Don’t Let Bitterness Weaken Your Life

“Fools give full vent to their rage, but the wise bring calm in the end.” (Proverbs 29:11 NIV)

The biblical strongman Samson had one extraordinary weakness: His primary motivation in life was simply to get revenge. His life was full of resentment and anger, so he was always reacting violently to people.

We see this several times in Judges 15. In verse 3, Samson said, “This time I have a right to get even with the Philistines.” Then, he says in verse 7, “Since you've acted like this, I swear that I won’t stop until I get my revenge on you.” Finally, in verse 11, he gives an excuse that is typical of a weak person, “He answered, ‘I merely did to them what they did to me’” (NIV).

That was Samson's modus operandi: He was always reacting. 

When you spend your entire life reacting to people instead of making your own choices, it will weaken your life. 

“I merely did to them what they did to me.” Have you ever used that excuse?

When you look at Samson's life, you see a guy pretty creative at getting even. Judges 15:3-5 says, "Samson said to them, `This time I have a right to get even with the Philistines. I will really harm them.' So he went out and caught 300 foxes and tied them tail to tail in pairs. He then fastened a torch to every pair of tails, lit the torches and let the foxes loose standing in the grain of the Philistines. He burned up the shocks and the standing grain, together with the vineyards and olive groves."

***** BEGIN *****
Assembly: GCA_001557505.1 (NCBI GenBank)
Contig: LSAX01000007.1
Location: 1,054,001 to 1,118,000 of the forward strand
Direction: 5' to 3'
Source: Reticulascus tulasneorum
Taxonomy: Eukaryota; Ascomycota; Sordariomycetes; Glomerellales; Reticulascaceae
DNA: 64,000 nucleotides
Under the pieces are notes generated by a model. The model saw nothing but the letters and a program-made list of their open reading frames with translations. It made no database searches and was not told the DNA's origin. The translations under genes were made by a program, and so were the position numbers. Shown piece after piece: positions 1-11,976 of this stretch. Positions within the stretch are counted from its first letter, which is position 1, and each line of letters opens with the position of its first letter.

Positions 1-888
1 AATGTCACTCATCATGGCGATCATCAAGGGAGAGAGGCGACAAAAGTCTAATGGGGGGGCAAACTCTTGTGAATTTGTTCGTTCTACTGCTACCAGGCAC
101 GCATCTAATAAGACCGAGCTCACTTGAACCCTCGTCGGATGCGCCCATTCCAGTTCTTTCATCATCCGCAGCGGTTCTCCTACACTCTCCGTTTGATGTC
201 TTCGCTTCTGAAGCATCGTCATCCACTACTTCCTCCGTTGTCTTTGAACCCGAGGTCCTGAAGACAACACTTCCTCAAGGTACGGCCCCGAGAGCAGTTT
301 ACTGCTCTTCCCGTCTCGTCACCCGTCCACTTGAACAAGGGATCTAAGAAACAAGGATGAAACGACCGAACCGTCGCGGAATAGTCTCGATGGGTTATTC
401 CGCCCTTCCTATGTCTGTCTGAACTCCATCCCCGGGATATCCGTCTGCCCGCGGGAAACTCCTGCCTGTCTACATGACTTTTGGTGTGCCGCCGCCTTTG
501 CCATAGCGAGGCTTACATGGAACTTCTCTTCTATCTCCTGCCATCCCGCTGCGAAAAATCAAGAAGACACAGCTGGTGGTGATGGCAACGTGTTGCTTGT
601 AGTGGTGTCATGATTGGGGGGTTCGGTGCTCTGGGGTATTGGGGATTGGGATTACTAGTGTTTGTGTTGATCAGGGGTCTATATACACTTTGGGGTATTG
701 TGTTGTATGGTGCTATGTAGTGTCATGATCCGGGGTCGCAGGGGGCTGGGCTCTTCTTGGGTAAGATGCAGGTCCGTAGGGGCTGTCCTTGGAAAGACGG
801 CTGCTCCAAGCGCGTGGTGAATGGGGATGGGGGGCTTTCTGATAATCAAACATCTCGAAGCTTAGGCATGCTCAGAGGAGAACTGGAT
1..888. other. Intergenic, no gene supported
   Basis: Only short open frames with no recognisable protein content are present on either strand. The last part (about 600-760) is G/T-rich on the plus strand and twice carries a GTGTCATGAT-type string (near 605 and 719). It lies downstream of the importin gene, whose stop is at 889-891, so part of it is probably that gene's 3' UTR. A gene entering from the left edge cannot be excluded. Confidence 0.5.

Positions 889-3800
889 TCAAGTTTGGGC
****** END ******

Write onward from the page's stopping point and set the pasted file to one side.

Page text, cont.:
That's pretty creative! But that creativity ultimately led to his captivity and death.

What's the lesson out of Samson's life? It’s better to control your anger and choose to act rather than react against everybody. Or as Proverbs 29:11 says, "Fools give full vent to their rage, but the wise bring calm in the end."

Talk About It

When you think about it, resentment, or getting even, is a waste of time, energy, and creativity. How does resentment hurt you instead of the other person?

Resentment can hold your creativity captive because you spend so much time thinking about your how you were hurt, or how you can get even. How do you think God would rather you use that creativity?

 

Rick Warren is the founding pastor of Saddleback Church in Lake Forest, Calif., one of America's largest and most influential churches. Rick is author of the New York Times bestseller "The Purpose Driven Life." His book, "The Purpose Driven Church," was named one of the 100 Christian books that changed the 20th century. He is also the founder of Pastors.com, a global Internet community for pastors.

This devotional © 2012 by Rick Warren. All rights reserved. Used by permission.


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